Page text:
(RNS) — Rabbi Avi Olitzky was 26 when he started working at Beth El Synagogue in Minneapolis straight out of seminary.
Over the past 14 years he helped build the synagogue with its signature curved roof into one of the largest Conservative congregations in North America, with 1,250 member families.
But last week was his last.
Now 40, he has decided on a second career — consulting — where he will bring his Jewish wisdom and experience as an organizational leader to helping other congregations, nonprofits and businesses solve some of their thorniest problems.
“I did a life review and understood I wanted to do more than this one congregation,” Olitzky said.
He wasn’t burned out, Olitzky said. Neither did COVID-19 make his life impossibly difficult. “It was more about wanting my reach to match my capacity,” he said.
Many other rabbis have joined Olitzky on the exit ramp. This year, there are a record 80 Conservative movement rabbis who have decided to move on — to take positions at other pulpits, retire or take other nonsynagogue roles. Some of the pulpits they leave behind will likely remain vacant. There aren’t as many rabbis to fill their shoes.
“It used to be, the ultimate goal was to be the senior rabbi at a large synagogue,” said Emily Hendel, director of career services for the Rabbinical Assembly, an association of 1,500 Conservative rabbis. “Now the ultimate goal is career fulfillment. Sometimes that means shifting your career.”
In January, Hendel sent out an email to Conservative synagogues searching for a rabbi to let them know they could go ahead and search for a leader from outside Rabbinical Assembly ranks because there likely won’t be enough candidates to fill all the vacancies.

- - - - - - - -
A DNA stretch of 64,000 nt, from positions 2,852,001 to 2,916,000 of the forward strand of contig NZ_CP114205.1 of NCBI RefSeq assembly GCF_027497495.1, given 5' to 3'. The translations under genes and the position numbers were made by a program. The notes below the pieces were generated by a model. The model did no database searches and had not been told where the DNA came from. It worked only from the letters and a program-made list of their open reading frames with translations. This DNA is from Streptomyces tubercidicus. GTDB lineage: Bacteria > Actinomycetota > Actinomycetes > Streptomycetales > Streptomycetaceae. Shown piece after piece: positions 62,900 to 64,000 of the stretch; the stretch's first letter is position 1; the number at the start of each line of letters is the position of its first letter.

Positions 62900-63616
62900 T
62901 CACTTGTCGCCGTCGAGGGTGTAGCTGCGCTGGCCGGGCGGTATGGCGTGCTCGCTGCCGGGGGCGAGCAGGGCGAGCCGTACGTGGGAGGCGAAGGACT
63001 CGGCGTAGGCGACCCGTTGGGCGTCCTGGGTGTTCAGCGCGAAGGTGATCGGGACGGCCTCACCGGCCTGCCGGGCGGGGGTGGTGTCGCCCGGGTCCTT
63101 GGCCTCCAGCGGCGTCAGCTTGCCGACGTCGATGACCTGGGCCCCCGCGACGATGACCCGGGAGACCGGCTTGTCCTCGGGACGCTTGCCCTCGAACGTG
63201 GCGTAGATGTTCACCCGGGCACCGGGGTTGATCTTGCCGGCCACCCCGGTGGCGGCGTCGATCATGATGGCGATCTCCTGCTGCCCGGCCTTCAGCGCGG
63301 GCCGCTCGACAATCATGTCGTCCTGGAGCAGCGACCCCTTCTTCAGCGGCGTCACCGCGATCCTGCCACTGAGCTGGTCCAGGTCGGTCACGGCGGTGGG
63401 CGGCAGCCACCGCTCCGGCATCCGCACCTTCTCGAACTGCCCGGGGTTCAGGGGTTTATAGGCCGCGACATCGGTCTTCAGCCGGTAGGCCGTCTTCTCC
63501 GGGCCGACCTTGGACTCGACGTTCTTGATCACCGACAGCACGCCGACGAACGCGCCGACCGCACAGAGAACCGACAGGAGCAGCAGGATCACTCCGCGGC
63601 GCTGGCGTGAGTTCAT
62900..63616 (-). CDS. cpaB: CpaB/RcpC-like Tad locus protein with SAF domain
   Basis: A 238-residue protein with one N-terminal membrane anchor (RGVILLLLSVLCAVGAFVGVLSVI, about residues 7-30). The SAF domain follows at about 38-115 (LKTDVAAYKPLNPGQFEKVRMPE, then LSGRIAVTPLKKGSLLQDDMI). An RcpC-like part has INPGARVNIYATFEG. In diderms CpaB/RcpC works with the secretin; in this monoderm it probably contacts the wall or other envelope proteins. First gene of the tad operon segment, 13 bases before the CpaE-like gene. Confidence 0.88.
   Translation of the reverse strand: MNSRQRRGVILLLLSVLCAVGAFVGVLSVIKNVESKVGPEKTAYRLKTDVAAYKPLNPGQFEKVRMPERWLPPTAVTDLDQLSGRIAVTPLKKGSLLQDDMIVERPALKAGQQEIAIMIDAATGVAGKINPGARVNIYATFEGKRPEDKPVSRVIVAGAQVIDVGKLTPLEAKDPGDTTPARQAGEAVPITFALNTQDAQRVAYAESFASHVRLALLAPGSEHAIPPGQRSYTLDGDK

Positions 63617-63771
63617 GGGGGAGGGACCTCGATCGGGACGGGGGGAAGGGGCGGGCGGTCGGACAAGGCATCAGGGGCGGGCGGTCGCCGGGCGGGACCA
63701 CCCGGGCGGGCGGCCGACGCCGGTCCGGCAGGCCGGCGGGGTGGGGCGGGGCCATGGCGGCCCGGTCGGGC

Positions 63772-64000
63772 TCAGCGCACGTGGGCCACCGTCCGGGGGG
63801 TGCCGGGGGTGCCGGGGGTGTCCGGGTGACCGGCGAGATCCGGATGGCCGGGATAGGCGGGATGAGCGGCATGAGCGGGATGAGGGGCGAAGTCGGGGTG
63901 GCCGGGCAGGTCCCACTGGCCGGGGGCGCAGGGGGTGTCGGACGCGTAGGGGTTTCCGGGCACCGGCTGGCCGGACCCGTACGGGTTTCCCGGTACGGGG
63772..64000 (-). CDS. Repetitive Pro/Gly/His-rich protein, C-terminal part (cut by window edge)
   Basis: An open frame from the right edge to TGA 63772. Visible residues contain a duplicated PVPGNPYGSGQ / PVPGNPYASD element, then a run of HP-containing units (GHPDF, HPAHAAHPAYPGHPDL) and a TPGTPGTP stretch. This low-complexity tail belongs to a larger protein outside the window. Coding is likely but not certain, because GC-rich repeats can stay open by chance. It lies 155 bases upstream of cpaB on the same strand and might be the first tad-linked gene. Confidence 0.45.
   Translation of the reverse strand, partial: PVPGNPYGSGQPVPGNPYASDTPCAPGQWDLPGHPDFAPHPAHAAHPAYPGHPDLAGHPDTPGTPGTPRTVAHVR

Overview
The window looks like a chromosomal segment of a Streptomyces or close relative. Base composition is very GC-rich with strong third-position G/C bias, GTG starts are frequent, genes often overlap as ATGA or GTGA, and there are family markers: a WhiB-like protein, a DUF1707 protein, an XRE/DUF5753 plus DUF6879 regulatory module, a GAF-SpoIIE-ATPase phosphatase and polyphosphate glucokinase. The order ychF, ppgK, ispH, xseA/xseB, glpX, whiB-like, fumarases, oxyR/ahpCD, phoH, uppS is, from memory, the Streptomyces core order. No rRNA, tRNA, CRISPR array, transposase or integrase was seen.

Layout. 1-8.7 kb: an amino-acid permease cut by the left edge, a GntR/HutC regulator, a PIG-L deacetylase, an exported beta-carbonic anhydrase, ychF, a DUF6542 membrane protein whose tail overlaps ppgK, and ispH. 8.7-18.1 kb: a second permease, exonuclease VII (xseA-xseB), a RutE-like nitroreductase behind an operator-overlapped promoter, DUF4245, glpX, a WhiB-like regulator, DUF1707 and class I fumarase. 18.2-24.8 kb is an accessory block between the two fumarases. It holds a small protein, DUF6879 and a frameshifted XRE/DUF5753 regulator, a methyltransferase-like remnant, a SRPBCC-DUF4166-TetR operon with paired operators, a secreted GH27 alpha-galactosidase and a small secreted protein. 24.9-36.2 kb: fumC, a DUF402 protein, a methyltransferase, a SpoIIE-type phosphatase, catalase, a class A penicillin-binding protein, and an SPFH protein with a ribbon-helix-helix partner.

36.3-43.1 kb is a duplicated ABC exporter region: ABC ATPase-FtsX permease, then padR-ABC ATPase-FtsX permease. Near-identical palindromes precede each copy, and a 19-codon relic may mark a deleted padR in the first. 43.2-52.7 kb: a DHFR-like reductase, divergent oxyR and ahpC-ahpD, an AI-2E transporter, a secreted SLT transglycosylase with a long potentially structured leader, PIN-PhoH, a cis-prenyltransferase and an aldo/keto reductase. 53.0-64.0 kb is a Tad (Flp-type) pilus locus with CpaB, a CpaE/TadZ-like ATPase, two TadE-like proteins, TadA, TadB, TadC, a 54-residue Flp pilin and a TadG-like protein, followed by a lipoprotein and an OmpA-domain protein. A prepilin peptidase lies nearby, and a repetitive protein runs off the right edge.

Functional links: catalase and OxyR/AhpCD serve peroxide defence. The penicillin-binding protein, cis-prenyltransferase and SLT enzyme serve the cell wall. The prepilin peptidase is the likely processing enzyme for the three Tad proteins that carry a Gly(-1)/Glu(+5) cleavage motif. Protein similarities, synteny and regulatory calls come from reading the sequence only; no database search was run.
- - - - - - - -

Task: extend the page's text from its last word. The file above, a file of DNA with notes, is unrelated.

The Conservative movement, which occupies a middle ground between Orthodox Judaism’s strict adherence to tradition and the Reform movement’s openness to change, is declining. Once the largest of the U.S. Jewish denominations, the movement now represents only 15% of American Jews, according to a 2021 Pew Research study with about 560 U.S. congregations.
But the currents now lashing the Conservative movement may not be unique to it. While there may be more vacancies this year (likely a result of rabbis postponing their retirement due to to the pandemic), there are longer-term underlying issues at play. Many of those issues may be familiar to church leaders as well.
Congregational rabbis are older. A Faith Communities Today survey of 15,278 religious congregations across the United States showed that the median age of U.S. rabbis is 56.
“We have an aging population of pulpit rabbis and we’re not creating enough people to take their place,” said Rabbi Aaron Spiegel, president of the Synagogue Studies Institute, which collected the data about synagogues for the FACT study.
The Conservative movement, which has two seminaries in the U.S. — one in New York and one in Los Angeles — will graduate and ordain a total of 23 men and women this spring. Last week, its Los Angeles-based Ziegler School of Rabbinic Studies announced it was selling its Bel Air campus but the seminary will continue offering rabbinic degrees.
The Reform movement, the largest in the Jewish denominational system, will ordain 29 U.S. rabbis this year from its three Hebrew Union College campuses.